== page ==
Head & Neck Cancer
Clinical trials rely on volunteers to help doctors search for new and better ways to prevent, diagnose, treat and cure cancer, and they are a critical component of cancer research. These highly regulated studies evaluate whether a new treatment, such as a drug, drug combination, surgical procedure, type of radiation therapy or a combination of therapies, is equally or more effective than the current standard of care.
You are encouraged to discuss a clinical trial with your health care team early in your care, especially if it has not been mentioned already. Regardless of where you are in the continuum of care – newly diagnosed or ready for a new option – clinical trials offer possible access to state-of-the-art treatments. Depending on your unique situation, a clinical trial may even be your best first option. Your medical team will guide you through the process if that is the next step. You can also help search for clinical trials on your own (see below).
As with any cancer treatment, those used in clinical trials present potential benefits and possible risks. They often have extra time commitments as well. It is important to be able to accommodate the tests and appointments that are required for the trial.
Using the resources in the back of this guide and those from your health care team, learn more about this potential treatment option so you can make an educated treatment decision. It may ease your mind to know that most of the advances made in treating cancer today were once developed, tested and evaluated through the clinical trials process and were approved by the U.S. Food and Drug Administration (FDA). By simply participating, you will be a partner in cancer research, helping improve treatments for future patients.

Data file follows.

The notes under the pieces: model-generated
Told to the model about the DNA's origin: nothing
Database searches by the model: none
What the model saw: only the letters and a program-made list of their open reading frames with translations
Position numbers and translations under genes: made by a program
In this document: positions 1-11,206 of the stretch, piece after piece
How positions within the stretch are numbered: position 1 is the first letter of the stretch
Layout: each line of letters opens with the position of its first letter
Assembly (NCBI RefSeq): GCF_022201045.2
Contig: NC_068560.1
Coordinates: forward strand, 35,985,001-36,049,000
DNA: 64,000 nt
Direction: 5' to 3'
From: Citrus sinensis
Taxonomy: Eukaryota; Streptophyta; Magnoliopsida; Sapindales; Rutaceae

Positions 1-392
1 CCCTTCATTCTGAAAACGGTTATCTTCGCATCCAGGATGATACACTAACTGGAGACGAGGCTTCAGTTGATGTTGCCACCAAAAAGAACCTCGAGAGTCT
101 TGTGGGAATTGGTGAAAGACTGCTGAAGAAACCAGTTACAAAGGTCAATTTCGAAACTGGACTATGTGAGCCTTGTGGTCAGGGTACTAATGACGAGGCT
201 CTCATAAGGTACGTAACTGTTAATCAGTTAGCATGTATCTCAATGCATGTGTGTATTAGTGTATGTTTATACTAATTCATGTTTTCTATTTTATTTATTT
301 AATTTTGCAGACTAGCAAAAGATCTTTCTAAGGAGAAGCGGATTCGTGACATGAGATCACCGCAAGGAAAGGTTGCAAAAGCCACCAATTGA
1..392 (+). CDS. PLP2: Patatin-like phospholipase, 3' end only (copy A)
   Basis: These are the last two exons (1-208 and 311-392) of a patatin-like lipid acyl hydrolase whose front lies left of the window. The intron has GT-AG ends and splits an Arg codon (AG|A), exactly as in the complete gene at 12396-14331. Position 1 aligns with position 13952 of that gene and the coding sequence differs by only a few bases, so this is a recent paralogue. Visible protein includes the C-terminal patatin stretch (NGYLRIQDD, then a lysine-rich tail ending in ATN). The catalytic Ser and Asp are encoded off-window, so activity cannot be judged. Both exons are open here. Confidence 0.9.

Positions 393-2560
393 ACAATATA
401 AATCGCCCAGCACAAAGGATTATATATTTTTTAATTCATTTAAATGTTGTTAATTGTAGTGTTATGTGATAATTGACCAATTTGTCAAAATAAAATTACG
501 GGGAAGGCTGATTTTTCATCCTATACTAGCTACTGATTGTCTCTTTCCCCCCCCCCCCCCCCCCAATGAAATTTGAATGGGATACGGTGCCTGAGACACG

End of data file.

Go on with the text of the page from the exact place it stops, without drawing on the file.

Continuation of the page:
If you are interested in participating in the future of cancer care but prefer not to join a therapeutic trial, consider a non-treatment trial that evaluates the following:
- Disease prevention and patient screening methods
- Diagnostic tools and procedures
- Genetic risk factors
- Ways to improve health and/or quality of life
Searching for a clinical trial
Let your doctor know if you are interested in learning more about clinical trials that may fit into your treatment plan. While they search, you can, too.
Have your exact diagnosis, pathology report and details of previous treatments available. These will help you narrow the list of active trials to those that may be a good fit for you.
Search online. Many websites offer ways to search for a clinical trial. Some are customized to a certain cancer type; others are much broader. Generally, clinical trial search sites are hosted by the government, the National Cancer Institute, cancer advocacy groups, pharmaceutical companies and industry trade organizations, academic medical centers and major hospitals. No single list contains every open clinical trial, and new trials are continually being added, so check back often.
Request assistance by phone call. This is convenient for people who are not tech savvy, do not have access to the tools necessary to search online or simply prefer to talk to a person.
Consider many factors. As you search, look for trials that include your cancer type, age, location and the distance you are willing to travel.
Identify potential trials. Discuss those you find with your doctor to determine whether you may be eligible. Every participant in a specific trial must meet the same criteria to ensure the data gathered during the trial is valid. Common criteria include cancer type, subtype, stage, biomarker status and treatment history. You may not qualify for every trial that appeals to you. Some may be closed, or you may not meet eligibility criteria. For example, if a trial requires that you have already had a specific treatment and you have not, you will not be eligible. Under certain extreme conditions, you and your doctor may apply to the FDA to join a clinical trial that is closed or otherwise inaccessible. This is known as Expanded Access, also called Compassionate Use.